General Information about the conference

TEACHING ARTISTIC RESEARCH

Scientific Committee:
Henrik Benesch, David Campbell, Jennifer de Felice, Adrian Friend, Barbara Graf, Katharina Gsöllpointner, Michael Hann, Liesbeth Huybrechts, Margarete
Jahrmann, Richard Jochum, Anja Jonkhans, Gabriele Jutz, Christoph Kaltenbrunner, Fares Kayali, Barbara Putz Plecko, Ingeborg Reichle, Elisabeth Schäfer, Martin Vácha, Veerle Van der Sluys, Stefan Wykydal.

With art as research becoming an established paradigm in art education, several questions arise. How do we educate young artists to actively engage in the production of knowledge and aesthetic experiences in an expanded field? What are some of the role models that we can look to when we speak about hybrid practices and artistic research? How do we best prepare students to carry out their own artistic research? What can we allow in the curriculum to accommodate a changed learning, making, and research landscape? And how is teaching “art” different from teaching “artistic research”? What particular abilities and competencies should a teacher of artistic research have?

 

The conference sought contributions that respond to these questions through a variety of short presentations, theoretical reflections, analyses, case studies, performative lectures, hands-on workshops and poster presentations. We invite practitioners and theoreticians from the fields of artistic research and arts/design to share their perspectives, expertise, and knowledge. The conference, which will take place in Vienna, is being organized jointly by the University of Applied Arts Vienna and Teachers College, Columbia University in New York. The organizer goal was to create a supportive space for open, lively, and inclusive discussion.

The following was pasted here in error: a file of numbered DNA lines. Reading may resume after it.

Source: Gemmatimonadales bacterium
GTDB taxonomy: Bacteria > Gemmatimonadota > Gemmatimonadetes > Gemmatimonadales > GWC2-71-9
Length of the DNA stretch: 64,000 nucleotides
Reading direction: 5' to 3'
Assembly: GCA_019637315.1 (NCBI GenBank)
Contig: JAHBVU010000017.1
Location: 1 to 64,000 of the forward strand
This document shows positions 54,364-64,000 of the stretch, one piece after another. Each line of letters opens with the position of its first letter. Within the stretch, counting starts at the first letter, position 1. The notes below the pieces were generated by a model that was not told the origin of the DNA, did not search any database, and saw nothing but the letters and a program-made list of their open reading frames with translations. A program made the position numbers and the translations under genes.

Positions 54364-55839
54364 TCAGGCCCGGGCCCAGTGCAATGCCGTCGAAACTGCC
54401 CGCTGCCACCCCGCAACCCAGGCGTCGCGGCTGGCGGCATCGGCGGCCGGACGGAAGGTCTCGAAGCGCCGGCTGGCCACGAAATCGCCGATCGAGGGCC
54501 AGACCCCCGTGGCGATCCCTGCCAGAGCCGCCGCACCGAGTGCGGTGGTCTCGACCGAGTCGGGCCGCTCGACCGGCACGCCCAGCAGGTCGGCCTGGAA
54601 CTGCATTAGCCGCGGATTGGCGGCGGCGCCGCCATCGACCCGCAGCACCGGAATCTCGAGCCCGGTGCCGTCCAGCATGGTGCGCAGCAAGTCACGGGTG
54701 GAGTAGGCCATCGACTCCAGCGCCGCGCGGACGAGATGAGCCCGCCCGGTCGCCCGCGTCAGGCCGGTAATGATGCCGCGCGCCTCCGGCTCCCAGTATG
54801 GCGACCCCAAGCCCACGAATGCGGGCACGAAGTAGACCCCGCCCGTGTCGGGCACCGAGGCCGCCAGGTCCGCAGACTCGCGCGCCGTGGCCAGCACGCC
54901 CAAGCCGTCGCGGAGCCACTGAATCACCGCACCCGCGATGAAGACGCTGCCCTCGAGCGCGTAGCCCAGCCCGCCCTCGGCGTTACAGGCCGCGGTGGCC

Session #1:

ROLE MODELS

Given the wealth of possible approaches
to artistic research, each of us may look
to a different role model when defining
art practice as research. What type of
role models can we identify? Why do
these succeed? This session aims to
ground the conversation in examples
of existing practices that are successful
and distinct

Session #2:

HYBRIDITY IN MAKING:
RETHINKING THE CURRICULUM

What do students need to know in
order to engage in meaningful artistic
research? Given that artistic research
takes place in an expanded field, and
is often socially engaged, hybrid and
contextual, what revisions should we
make to the current curriculum? How
do we best prepare students to carry
out their own artistic research? And
how is teaching “art” and “design”
different from teaching “artistic